A vehicle power of attorney form is a document used for designating a representative to handle vehicle ownership and registration tasks on behalf of the principal. The form is often provided by the principal’s local Department of Motor Vehicles and, depending on the state, may need to be signed in the presence of a notary public or separate witnesses.
Commonly used for authorizing the following:
- Purchase or sale of a motor vehicle.
- Registration of a car or truck.
- Application for a duplicate title certificate.
- Recording of a lien.
- New Hampshire
- New Jersey
- New Mexico
- New York
- North Carolina
- North Dakota
- Rhode Island
- South Carolina
- South Dakota
- West Virginia
When an agent is appointed using a motor vehicle power of attorney, they obtain the right to perform certain actions regarding another individual’s vehicle. This can include the right to register, sell, transfer, obtain a new title, and other actions. State DMVs will almost always require an agent to have one in order to act on another’s behalf. This is to limit fraud and prevent vehicles from being stolen. Because there is no Federal motor vehicle power of attorney, the principal should choose a state-specific POA to ensure it is accepted as valid when presented by the agent.
Anyone that owns (or is looking to purchase) a motor vehicle can make use of a motor vehicle power of attorney to permit another to complete the tasks on their behalf. The principal will need to collect and organize all of the required paperwork/identification, select an agent and ensure they are willing to perform the actions as requested, complete the form, and sign it in accordance with the state-specific requirements.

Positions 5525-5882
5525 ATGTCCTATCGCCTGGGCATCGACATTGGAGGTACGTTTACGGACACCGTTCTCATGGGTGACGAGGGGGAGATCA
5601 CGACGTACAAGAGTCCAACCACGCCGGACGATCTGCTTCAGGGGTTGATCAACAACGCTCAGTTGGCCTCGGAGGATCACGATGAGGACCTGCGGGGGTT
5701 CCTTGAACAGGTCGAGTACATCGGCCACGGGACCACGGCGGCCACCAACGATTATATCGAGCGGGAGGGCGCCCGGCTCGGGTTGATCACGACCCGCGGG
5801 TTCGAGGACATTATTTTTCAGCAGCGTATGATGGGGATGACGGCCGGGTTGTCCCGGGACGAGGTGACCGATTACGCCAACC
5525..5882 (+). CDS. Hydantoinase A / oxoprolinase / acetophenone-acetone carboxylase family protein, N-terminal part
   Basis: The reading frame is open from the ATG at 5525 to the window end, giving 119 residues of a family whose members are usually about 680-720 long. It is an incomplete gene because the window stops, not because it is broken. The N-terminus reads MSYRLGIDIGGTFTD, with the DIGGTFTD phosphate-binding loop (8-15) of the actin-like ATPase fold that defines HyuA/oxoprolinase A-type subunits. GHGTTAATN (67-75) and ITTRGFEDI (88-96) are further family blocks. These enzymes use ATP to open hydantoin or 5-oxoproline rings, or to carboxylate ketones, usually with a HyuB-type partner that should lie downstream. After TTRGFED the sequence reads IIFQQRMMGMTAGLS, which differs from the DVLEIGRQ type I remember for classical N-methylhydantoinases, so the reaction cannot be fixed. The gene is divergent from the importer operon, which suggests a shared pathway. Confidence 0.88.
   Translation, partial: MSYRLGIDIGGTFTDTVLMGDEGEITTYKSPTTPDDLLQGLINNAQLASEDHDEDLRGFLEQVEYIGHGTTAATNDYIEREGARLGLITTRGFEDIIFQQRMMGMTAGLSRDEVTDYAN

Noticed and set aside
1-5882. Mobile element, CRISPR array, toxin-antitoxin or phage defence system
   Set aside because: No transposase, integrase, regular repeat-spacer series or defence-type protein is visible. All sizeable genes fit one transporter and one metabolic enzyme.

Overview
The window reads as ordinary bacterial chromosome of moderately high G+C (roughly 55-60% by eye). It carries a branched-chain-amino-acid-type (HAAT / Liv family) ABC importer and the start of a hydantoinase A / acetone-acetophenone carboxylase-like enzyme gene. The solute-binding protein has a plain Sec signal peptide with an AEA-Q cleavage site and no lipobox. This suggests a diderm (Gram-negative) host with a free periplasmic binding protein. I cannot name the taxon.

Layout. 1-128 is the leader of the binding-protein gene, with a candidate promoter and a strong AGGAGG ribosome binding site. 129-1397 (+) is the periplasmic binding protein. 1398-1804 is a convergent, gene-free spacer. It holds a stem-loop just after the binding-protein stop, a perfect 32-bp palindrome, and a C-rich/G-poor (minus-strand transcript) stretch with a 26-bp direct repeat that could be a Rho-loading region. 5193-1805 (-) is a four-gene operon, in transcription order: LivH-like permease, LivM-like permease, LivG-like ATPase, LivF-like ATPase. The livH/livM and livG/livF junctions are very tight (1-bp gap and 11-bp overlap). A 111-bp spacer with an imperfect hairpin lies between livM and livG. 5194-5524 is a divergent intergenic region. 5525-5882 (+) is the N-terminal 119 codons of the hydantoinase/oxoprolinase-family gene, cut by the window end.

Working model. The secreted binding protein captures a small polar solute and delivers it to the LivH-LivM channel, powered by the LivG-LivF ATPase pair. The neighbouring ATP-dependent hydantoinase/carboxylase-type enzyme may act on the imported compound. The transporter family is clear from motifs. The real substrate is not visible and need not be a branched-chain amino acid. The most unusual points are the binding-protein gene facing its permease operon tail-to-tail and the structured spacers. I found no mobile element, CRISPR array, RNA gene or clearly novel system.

Depending on the reason for using the POA, the agent may need to obtain the vehicle’s registration, proof of insurance, license plate, certificate of title, and other documentation. The principal must provide some sort of identifying number verifying who they are, which can come in the form of their driver’s license or state-issued ID number.
The agent can be anyone the principal chooses as long as they are over the age of eighteen (18); a friend, family member, or other trusted individual. Because the agent could have the power to sell the principal’s vehicle, the agent that is selected should be someone the principal deems as trustworthy.
Depending on the form, the principal will need to either check the applicable box(es) for each power they wish to assign or write them down one by one. If written, the principal should be very specific in the language they use. This is important for preventing the agent from receiving too much power, and for ensuring the DMV accepts it as a valid document.
The POA will always have to be signed by the principal. The form should also be notarized, regardless of whether or not the state requires it. The agent does not need to sign the form. Notarization can be completed online by using eSign, or in-person at banks, law/real estate firms, shipping stores (such as UPS), libraries, colleges, and more.
The agent will need to present the completed POA to the DMV or local town office in order to complete their assigned tasks. The agent should write the word “POA” next to any signatures they write on behalf of the principal. Any and all records and receipts acquired while acting as a representative should be kept for the principal’s records.
Step 1 – The Parties
Enter the following information into the appropriate fields:
- Name of the principal (can be a company or person);
- The principal’s mailing address;
- The name of the agent;
- Their mailing address; and
- The name of the state in which the POA will be used.
Step 2 – The Vehicle
The following information must be entered pertaining to the motor vehicle:
- Year (e.g., “1994”)
- Make (e.g., “Chevrolet”)
- Model (e.g., “1500”)
- VIN (17 characters)
- Odometer (e.g., “150,000”)
Step 3 – Principal Identification + Signature
If the principal is a person, enter their date of birth (DOB) followed by their social security number (SSN). If the principal is a company/entity, enter the company’s Federal ID OR EIN Number. The principal will then need to sign their name and enter the date. This can be accomplished by printing out the form and signing it by hand, or by using eSign.
Step 4 – Notarization
The principal will need to bring the completed document to Notary Public in person OR save the file to their computer and complete the notarization process using eSign.